This is notable because topics such as immigration and race relations are not prominent in South Korea, a very homogenous country with little immigration.

A panorama of the anti-Trump protests. | Louis Brickman

The LGBTQ group was handing out flyers which claimed that in anticipation of Trump’s visit, more than 100 people signed their list and publicly came out as gay in response to his views on LGBTQ rights, another highly uncommon event for the conservative country in which gay marriage is illegal.

About 50 university student protesters, many from Soongsil University, occupied the entrance to Gwanghwamun subway exit nine. They claimed their initial plan was to protest from the steps of the Sejong Center facing the US embassy, but that the police pushed them into the subway entrance ramp to minimize their presence while the US motorcade drove through the plaza.

The students said that they are proponents of the Minjung movement, a South Korean movement for social justice. They claimed that when they interact with pro-US protesters, they’re often called “communists” and are even physically assaulted, though our reporters did not witness this.

Photos by Kate Gilbert

By 19:00, the student protestors queued up neatly to join their organized counterparts in their barricaded area of 600 square meters (roughly 6,500 square feet) at the King Sejong statue. The next two hours included anti-Trump video programming, interpretative dances, passionate speeches, and a candlelight vigil.

One of the videos played was a remix of Psy’s famous “Gangnam Style” — “Impeach Style.” Watch the video here to get a better understanding of the positive yet bluntly critical vibe of the anti-Trump side.

Several students who performed onstage, ages 24-28 and in their matching “Im’peach Trump” hoodies, provided additional insight to the Trump opposition group. They explained that their generation, the first to grow up with a democratic government (following the dictatorship that lasted into the 1980s) and distanced from the Korean War, is in favor of a peaceful Korean peninsula with a smaller US military presence.

The “Im’peach Trump” sweaters are an amusing reference to the “Apeach” character of South Korea’s famous Kakao friends, the eight emoji characters of the country’s most popular messaging app. They are a presumably a literal play on “Impeach” and a reference to the orange color of Trump’s hair. | Kate Gilbert

When prompted about why their grandparents’ generation is so pro-Trump, the dancers initially joked, “because they’re crazy!” One of whom later clarified, “The Korean War injected a trauma into the people, so they can’t think reasonably and have no logic about this.”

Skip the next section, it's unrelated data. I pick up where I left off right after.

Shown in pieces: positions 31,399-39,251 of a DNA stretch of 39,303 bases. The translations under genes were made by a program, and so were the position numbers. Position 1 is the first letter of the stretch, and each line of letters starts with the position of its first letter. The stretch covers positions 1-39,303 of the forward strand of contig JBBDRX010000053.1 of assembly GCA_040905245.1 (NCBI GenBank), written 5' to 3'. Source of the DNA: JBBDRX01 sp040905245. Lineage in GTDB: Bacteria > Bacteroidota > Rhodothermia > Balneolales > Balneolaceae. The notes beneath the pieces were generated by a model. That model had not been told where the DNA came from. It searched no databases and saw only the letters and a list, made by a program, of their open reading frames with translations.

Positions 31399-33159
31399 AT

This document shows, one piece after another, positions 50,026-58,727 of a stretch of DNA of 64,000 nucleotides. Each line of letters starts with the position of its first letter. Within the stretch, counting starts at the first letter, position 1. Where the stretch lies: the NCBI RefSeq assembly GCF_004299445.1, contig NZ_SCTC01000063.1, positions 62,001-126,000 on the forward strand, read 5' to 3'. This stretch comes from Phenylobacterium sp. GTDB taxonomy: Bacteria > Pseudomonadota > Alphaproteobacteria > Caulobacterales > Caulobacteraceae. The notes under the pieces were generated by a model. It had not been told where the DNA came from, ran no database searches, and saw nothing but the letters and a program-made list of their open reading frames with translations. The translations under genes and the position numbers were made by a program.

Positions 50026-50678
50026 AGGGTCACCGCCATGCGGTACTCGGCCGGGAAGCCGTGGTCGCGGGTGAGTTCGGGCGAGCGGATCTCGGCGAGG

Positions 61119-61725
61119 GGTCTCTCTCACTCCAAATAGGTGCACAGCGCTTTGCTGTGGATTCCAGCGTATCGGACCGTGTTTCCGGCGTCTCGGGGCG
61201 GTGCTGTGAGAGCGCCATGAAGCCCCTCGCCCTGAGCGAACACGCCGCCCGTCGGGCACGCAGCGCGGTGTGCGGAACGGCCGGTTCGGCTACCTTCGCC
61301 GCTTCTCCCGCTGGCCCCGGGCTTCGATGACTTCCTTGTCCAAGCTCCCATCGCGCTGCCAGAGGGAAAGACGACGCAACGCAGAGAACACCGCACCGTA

“We are the only divided country in the world,” she noted.

For the younger generation, Trump and his antagonization of Kim Jong-Un mean a future of war and violence in Korea. Many of those in the crowd that opposed Trump were supporters of the Minjung political party, and eager to see how the Moon Presidency would engage with actors in the North-South Korean conflict.

By 21:00 the density of individuals in the anti-Trump section had swelled to about 600 — according to the same police officer.

Around 21:30, Trump supporters trickled onto the stairs of the Sejong Cultural Center to face the street where Trump’s motorcade was planned to depart the Blue House and chanted their appreciation for America across the street from the anti-Trump gathering. The two groups stood facing each other in anticipation of the procession.

“The Korean War injected a trauma into the people, so they can’t think reasonably and have no logic about this.”

The road was closed to public transportation and private vehicles. Nets were hoisted up by the police to prevent any protesters from throwing items onto the street while the motorcade passed. The nets failed in their job; at the first sight of a car approaching the anti-Trump group launched dozens of glow sticks over and under the protective netting and onto the road. The some 200 police lining the barricades immediately grabbed the items off the road and regained their positions.

The protesters throw glow sticks over the protective nets. | Louis Brickman

When President Trump’s motorcade did approach, it changed direction at the last minute and drove down a one way street behind the plaza, away from where everyone had expected it to pass and thus largely out of sight.

Almost immediately after the motorcade passed, the police began breaking down their barricades and eliminating any trace of civil unrest, an anticlimactic ending to the first 12 hours of Trump’s visit to South Korea.